Grétry learned music from his father, a violinist, and joined the local choir. After the young Grétry was brutally beaten for tardiness, he developed the habit of arriving so early for each of the three daily services that he spent long periods shivering on the church steps during winters. This may have accounted for his susceptibility to respiratory infections that eventually led to tuberculosis. In 1761 Grétry traveled to Rome, where he spent some years as a student of Casali. Despite the city's burgeoning operatic scene, he produced mostly sacred music during the 1760s. As a music teacher in Geneva in 1766, Grétry met Voltaire and at the writer's suggestion, he went to Paris, where he soon established himself as an operatic composer. Grétry's central position in French comic opera was undisputed during his lifetime, though the ascendancy of younger rivals such as Cherubini and Méhul eventually stole some of his thunder. Despite bouts of ill health, he maintained a more or less regular composition schedule of two new operas a year. He was decorated and received a pension from the King which, of course, was rescinded after the Revolution. However, he found favor with the new regime and received a doubled pension by order of Napoleon, who also accorded him the Legion of Honor. Grétry eventually purchased Rousseau's "Ermitage" near Montmorency and eased into retirement there as his musical style became outdated. Though never repertoire mainstays after the composer's lifetime, Gretry's operas enjoyed renewed interest as opera companies and audiences began to rediscover such unjustly overlooked composers of the Classical era. Richard Coeur-de-lion remains a seminal masterpiece of the opéra comique style. Grétry's operas are notable for a distinctive declamatory style, inventive use of ensembles, and graceful charm.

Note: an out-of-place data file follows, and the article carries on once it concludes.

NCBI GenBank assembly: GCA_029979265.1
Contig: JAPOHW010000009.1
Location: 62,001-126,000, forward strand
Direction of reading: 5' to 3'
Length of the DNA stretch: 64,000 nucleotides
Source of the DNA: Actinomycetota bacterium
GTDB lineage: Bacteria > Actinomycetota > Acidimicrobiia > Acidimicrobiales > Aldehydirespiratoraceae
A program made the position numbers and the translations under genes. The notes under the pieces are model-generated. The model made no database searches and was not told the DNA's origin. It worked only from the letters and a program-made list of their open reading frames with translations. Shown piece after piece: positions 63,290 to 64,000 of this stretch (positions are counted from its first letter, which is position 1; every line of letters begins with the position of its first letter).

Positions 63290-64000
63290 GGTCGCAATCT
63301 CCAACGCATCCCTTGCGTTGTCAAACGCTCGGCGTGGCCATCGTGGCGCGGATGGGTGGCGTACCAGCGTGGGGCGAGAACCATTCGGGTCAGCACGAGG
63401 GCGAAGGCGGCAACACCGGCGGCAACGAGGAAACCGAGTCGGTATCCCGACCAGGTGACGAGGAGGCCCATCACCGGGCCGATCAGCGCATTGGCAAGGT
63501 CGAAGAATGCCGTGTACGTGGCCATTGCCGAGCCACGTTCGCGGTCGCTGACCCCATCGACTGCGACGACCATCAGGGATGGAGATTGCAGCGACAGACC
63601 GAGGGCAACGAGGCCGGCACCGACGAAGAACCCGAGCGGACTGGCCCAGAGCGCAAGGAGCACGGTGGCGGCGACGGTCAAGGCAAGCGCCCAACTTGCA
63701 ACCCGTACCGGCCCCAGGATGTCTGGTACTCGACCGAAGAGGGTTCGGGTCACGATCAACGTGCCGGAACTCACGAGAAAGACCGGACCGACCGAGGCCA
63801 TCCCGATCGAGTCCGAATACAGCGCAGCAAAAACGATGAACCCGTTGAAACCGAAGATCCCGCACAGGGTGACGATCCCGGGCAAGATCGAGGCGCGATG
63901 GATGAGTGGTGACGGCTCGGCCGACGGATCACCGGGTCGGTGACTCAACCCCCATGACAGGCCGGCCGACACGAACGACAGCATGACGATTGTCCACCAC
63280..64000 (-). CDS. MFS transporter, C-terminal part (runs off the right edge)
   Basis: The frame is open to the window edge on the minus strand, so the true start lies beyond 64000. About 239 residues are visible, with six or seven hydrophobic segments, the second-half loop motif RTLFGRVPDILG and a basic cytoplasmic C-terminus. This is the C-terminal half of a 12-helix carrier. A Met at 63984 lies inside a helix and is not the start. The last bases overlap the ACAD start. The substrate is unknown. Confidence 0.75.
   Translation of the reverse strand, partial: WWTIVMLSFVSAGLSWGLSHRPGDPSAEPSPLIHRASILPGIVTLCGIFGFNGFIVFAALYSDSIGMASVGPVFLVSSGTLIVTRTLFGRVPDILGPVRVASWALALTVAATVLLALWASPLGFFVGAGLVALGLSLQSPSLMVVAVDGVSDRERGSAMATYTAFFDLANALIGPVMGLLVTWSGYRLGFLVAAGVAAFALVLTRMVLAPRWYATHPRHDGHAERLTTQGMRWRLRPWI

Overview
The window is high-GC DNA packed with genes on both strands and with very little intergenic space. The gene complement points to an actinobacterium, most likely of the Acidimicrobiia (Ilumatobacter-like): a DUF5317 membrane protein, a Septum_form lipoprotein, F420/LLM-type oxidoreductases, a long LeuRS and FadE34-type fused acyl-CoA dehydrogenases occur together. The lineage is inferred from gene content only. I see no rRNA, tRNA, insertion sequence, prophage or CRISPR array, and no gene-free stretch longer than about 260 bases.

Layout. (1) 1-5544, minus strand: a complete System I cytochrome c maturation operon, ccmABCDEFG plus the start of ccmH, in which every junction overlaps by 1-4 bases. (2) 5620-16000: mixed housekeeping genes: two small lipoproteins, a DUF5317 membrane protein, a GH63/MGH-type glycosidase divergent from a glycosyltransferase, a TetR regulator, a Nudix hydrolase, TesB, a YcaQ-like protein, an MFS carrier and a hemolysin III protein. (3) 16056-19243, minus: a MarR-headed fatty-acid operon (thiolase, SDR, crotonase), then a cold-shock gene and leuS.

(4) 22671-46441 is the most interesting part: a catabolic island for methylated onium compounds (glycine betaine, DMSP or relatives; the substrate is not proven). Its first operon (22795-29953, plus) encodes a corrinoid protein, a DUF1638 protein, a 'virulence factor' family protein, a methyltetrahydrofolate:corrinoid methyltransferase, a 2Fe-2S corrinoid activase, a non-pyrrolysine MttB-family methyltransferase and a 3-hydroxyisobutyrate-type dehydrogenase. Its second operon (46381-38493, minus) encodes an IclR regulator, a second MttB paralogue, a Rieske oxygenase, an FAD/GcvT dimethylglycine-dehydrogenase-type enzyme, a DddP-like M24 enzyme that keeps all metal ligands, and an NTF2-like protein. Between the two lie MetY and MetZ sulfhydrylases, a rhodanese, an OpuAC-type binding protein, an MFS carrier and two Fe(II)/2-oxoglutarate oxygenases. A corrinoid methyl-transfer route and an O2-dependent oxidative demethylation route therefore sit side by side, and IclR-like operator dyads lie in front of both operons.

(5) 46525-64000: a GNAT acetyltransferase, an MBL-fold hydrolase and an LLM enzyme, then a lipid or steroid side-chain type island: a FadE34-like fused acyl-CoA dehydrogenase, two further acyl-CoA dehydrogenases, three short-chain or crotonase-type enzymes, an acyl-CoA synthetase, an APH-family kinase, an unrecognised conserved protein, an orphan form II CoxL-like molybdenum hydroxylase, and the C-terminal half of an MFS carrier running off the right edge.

Program Guide, 2010